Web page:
Link: The Feminist Who Could Change Nigeria [The Atlantic, 8 October 2014]

In a discussion about her documentary The Supreme Price, director Joanna Lipper talks to Chris Heller about her relationship with Hafsat Abiola, daughter of late Nigerian president MKO Abiola, and the reasons for making her award-winning film.


When I set out to make the film, I had a very broad audience in mind. I wanted, first and foremost, to make a film that honored Nigerian history for Nigerians who knew the characters and knew their political history well. I also had in mind younger generations of Nigerians, who maybe had heard this story from their parents or grandparents, but did not know all the details. And then, a huge target was an international audience that did not know a lot about Nigeria. They needed some context to understand how a leader like M.K.O. Abiola emerged, what made him unique, what his objectives were, and what the opposition to his leadership was. How did a female leader like Kudirat Abiola emerge after her husband was incarcerated? How did she transition from being a wife and a mother to a leader?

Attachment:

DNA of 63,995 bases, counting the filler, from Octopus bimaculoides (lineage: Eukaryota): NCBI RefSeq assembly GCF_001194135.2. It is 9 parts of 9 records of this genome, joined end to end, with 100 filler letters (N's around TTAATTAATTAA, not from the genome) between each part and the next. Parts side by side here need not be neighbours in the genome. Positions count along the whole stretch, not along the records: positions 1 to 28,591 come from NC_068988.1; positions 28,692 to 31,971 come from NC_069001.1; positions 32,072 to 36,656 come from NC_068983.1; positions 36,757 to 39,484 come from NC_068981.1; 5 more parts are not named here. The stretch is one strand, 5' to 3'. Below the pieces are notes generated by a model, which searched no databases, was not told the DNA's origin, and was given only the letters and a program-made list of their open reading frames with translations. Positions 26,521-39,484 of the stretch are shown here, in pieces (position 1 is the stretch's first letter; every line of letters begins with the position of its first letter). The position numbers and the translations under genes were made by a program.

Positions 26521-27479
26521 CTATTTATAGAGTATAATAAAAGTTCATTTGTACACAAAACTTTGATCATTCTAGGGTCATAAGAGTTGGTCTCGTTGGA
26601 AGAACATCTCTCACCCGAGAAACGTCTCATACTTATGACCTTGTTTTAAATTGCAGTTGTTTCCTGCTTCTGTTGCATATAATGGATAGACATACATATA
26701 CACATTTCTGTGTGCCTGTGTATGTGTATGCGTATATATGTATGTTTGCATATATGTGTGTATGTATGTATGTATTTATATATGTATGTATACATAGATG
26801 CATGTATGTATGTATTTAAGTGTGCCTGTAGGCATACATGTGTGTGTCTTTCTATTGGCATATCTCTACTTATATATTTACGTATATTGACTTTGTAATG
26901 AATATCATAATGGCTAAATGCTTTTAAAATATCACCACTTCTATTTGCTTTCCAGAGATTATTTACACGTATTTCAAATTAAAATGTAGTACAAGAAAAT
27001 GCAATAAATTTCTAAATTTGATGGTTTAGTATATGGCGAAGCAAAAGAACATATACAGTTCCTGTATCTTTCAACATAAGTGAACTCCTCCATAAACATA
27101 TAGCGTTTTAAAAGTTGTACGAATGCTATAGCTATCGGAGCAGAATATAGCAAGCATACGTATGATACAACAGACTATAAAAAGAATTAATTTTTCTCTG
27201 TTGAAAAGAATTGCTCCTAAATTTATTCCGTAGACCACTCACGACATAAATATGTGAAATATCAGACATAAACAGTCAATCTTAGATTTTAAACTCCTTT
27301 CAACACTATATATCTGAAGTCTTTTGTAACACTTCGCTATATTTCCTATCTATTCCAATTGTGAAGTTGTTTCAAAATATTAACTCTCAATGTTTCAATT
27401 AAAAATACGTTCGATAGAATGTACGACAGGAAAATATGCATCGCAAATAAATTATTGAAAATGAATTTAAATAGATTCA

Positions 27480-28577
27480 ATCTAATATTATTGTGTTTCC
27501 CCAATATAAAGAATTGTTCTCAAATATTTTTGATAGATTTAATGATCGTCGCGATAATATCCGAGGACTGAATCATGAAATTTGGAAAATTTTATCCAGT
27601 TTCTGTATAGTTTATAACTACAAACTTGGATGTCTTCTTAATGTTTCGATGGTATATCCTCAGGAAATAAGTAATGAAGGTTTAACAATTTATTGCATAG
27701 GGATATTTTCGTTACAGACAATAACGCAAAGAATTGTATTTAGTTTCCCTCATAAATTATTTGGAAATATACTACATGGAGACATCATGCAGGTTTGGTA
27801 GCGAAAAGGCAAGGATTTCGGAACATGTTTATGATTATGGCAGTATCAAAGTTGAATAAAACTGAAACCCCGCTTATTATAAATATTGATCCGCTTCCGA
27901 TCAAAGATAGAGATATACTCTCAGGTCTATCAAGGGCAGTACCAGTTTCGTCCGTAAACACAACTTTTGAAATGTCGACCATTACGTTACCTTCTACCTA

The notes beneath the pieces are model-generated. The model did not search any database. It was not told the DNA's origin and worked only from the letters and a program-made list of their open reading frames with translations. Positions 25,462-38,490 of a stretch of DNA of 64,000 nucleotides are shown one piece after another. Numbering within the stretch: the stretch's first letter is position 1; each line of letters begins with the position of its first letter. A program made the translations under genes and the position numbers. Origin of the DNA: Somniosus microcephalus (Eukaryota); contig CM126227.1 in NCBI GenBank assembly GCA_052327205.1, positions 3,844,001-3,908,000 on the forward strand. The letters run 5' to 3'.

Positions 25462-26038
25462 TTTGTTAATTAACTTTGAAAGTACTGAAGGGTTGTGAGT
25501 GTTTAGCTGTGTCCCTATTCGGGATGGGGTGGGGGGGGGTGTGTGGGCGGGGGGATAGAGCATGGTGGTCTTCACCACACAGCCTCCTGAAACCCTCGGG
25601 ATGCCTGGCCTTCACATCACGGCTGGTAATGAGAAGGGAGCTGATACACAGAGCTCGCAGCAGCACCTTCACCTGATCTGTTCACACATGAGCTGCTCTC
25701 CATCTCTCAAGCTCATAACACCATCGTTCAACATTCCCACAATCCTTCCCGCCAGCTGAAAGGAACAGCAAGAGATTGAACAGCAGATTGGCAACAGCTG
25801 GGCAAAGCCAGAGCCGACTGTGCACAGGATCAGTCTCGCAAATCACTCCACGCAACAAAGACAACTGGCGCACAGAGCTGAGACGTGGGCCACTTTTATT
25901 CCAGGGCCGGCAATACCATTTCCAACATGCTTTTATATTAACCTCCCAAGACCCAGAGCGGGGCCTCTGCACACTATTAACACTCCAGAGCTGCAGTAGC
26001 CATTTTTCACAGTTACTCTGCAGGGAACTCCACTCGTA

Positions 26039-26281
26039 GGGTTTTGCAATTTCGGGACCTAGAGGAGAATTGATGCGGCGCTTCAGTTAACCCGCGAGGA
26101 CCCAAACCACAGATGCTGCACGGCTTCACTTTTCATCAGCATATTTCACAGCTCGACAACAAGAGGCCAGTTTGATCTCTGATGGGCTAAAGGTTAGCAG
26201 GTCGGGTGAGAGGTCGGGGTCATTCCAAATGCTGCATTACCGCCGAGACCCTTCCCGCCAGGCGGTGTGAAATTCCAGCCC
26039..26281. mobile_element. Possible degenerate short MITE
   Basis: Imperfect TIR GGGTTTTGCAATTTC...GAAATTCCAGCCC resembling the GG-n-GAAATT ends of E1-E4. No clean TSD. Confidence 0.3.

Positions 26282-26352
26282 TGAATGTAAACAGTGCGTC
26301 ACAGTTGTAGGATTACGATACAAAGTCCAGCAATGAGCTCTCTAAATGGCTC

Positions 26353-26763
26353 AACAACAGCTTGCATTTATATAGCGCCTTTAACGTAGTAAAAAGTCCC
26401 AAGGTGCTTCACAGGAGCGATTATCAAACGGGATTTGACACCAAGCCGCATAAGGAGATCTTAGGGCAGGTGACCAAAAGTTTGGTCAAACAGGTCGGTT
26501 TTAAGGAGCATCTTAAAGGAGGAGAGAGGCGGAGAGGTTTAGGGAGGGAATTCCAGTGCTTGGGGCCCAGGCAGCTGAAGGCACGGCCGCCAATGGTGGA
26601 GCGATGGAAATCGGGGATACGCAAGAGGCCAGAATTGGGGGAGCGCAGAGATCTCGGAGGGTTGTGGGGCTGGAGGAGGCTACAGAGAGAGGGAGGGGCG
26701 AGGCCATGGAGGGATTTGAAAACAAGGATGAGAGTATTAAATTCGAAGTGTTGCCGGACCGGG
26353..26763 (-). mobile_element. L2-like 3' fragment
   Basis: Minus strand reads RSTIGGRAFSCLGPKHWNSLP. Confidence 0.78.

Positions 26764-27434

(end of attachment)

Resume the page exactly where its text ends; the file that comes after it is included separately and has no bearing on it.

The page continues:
Read the full interview in the Atlantic or read my review of The Supreme Price.